Twitter's (NYSE:TWTR) earnings call this quarter was disappointing and a little alarming for investors.
In this segment from Industry Focus: Tech, analyst Dylan Lewis is joined by senior tech specialist Evan Niu to discuss the top-line numbers, trends in monthly active users, and what about the report made the market so wary.
A full transcript follows the video.
This video was recorded on Aug. 4, 2017.
Dylan Lewis: Twitter reported last week and we're a little bit behind on the news here, but I felt like we had to revisit this one for listeners.
Evan Niu: Yeah, it's a pretty widely followed company, a lot of people are interested.
Lewis: In my opinion, it was such a weird update and conference call. You get some of the standard numbers that you expect, but when we were digging through management's commentary on some of these results, it was just so weird, with some of the core metrics you would expect and their explanation for what's going on. Looking at what was actually happening with the business' top line, the revenue was actually pretty good. It clocked in at $574 million, which beat analyst expectations pretty comfortably. Of course, that's still a decline from the $600 million the company posted in the same quarter a year ago. Some struggles with their ad business leading to some of the issues there. The company is still losing money. No real surprise there. Where things start to get curious for me is what's going on with user growth. It was uninspiring. I think part of the reason it was particularly bad for them was, they were coming off of a quarter where they added 9 million monthly active users in the previous quarter, and that was as many as they'd done in the previous three quarters combined. So, I think a lot of people were expecting this to maybe be the period where Twitter is turning it around, and they come and show results, and my gosh, you couldn't come up with something worse to show after something like that.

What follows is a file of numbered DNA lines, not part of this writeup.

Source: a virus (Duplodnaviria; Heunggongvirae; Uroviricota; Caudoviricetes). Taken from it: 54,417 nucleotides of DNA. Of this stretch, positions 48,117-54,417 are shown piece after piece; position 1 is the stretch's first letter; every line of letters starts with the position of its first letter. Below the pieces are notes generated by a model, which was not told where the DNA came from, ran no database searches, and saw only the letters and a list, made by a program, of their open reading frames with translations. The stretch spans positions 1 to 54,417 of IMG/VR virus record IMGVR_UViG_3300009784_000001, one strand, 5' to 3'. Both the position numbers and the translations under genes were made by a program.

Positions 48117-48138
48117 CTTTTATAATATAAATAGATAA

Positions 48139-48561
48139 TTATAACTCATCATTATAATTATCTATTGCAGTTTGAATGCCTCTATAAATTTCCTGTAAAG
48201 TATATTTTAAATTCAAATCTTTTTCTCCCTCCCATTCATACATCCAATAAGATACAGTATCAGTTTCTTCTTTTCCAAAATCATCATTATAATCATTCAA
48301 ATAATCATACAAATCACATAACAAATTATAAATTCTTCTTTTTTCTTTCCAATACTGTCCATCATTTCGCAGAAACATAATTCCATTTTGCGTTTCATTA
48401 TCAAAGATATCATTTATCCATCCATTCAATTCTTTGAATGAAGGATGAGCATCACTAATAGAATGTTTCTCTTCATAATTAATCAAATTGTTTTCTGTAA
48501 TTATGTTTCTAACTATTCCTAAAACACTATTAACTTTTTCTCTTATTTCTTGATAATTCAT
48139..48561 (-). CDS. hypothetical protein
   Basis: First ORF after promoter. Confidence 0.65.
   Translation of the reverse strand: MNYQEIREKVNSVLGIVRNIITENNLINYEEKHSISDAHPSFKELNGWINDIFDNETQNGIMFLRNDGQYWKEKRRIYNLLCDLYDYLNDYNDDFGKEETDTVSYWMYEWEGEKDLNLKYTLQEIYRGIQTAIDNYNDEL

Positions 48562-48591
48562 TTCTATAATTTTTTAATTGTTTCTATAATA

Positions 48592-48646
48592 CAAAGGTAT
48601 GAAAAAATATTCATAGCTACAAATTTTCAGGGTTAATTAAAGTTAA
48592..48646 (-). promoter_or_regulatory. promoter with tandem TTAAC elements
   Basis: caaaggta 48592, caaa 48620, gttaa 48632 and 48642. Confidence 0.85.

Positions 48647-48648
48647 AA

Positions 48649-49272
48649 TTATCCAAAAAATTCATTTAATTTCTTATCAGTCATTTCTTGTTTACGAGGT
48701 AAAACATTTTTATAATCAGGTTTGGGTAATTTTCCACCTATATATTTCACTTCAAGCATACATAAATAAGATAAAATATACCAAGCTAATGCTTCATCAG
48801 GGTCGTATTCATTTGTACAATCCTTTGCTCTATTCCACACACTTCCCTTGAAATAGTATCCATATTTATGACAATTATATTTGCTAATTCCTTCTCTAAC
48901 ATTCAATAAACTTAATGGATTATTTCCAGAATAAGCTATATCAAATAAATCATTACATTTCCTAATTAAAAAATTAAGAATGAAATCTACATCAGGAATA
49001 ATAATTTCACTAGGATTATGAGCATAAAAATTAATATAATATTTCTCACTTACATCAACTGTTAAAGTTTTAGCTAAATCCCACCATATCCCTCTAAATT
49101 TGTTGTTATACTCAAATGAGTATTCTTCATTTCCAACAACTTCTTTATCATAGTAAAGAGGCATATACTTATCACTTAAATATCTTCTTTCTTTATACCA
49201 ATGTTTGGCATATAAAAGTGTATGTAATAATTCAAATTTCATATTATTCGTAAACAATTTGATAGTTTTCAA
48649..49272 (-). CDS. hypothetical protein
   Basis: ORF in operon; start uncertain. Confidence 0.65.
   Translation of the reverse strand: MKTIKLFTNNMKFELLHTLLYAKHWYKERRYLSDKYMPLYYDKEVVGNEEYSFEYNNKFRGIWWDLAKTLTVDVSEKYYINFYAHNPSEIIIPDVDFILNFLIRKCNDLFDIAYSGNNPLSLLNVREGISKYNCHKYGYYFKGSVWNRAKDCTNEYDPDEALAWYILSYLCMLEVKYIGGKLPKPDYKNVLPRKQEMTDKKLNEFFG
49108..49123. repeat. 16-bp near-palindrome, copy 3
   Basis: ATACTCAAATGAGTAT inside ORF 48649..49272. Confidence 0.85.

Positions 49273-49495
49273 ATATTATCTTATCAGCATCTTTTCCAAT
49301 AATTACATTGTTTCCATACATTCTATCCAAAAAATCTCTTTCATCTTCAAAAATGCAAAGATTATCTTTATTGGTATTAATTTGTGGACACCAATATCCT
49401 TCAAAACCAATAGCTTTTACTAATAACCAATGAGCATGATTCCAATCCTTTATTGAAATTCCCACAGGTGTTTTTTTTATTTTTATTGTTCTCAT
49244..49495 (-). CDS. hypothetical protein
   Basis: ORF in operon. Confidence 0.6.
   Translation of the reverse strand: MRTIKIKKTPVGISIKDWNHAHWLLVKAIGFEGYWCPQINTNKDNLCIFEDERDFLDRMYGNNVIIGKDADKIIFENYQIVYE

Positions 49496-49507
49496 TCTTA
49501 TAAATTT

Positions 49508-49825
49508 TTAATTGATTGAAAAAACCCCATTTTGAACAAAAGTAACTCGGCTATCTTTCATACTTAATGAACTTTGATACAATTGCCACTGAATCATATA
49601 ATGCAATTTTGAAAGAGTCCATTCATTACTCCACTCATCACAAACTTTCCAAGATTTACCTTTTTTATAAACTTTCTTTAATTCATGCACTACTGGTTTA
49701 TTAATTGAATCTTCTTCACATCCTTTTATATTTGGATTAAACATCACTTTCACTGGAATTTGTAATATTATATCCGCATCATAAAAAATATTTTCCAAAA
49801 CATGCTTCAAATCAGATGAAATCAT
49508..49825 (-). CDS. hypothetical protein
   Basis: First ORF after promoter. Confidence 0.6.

Niu: [laughs] Yeah. Last quarter, like you mentioned, the previous quarter had 9 million, and it's like, that's the best in years. And then, all of the sudden they follow up with zero sequential growth.
Lewis: Yeah, the ended the first quarter with 328 million monthly actives, and that's exactly where they wound up three months later. Flat sequential growth.
Niu: It's important to look at the breakdown. 328 million, that's global. In the U.S. in particular, they lost 2 million, so international gained 2 million. But the U.S. is where they had the best monetization, so incrementally, that's a hit on their business, just because the international users, they don't really monetize those very well.
Lewis: I think the thing that's kind of curious about that is, Twitter maybe has never been more relevant in the United States. You think about the President of the United States using it to talk about a lot of the things he wants to do with his administration on Twitter, and it being constantly reported, and constantly in the news --
Niu: Or to cyberbully people, too. There's that. [laughs]
Lewis: Yeah! And yet, they're struggling in the domestic market, which is curious to me. But, what's going on with MAUs is not great. But I think it's particularly bad for Twitter, because of basically what management said about some of these user numbers. First thing, looking at MAUs, management blamed seasonal factors for flat MAUs. But they didn't really have an explanation for why.
Niu: [laughs] Yeah. I think CFO Anthony Noto was like, "We don't have the data on what's happening here." It's like, then why are you telling us it's seasonal, if you don't have the data to actually support that? It's kind of a cop-out, kind of like a lot of this quarter was a cop-out.
Lewis: I know you need an explanation, because any time you throw a flat number out there people are going to ask, "What the heck is going on?" But, to say seasonal factors, and not have anything to attribute it to, it's just mind-blowing to me.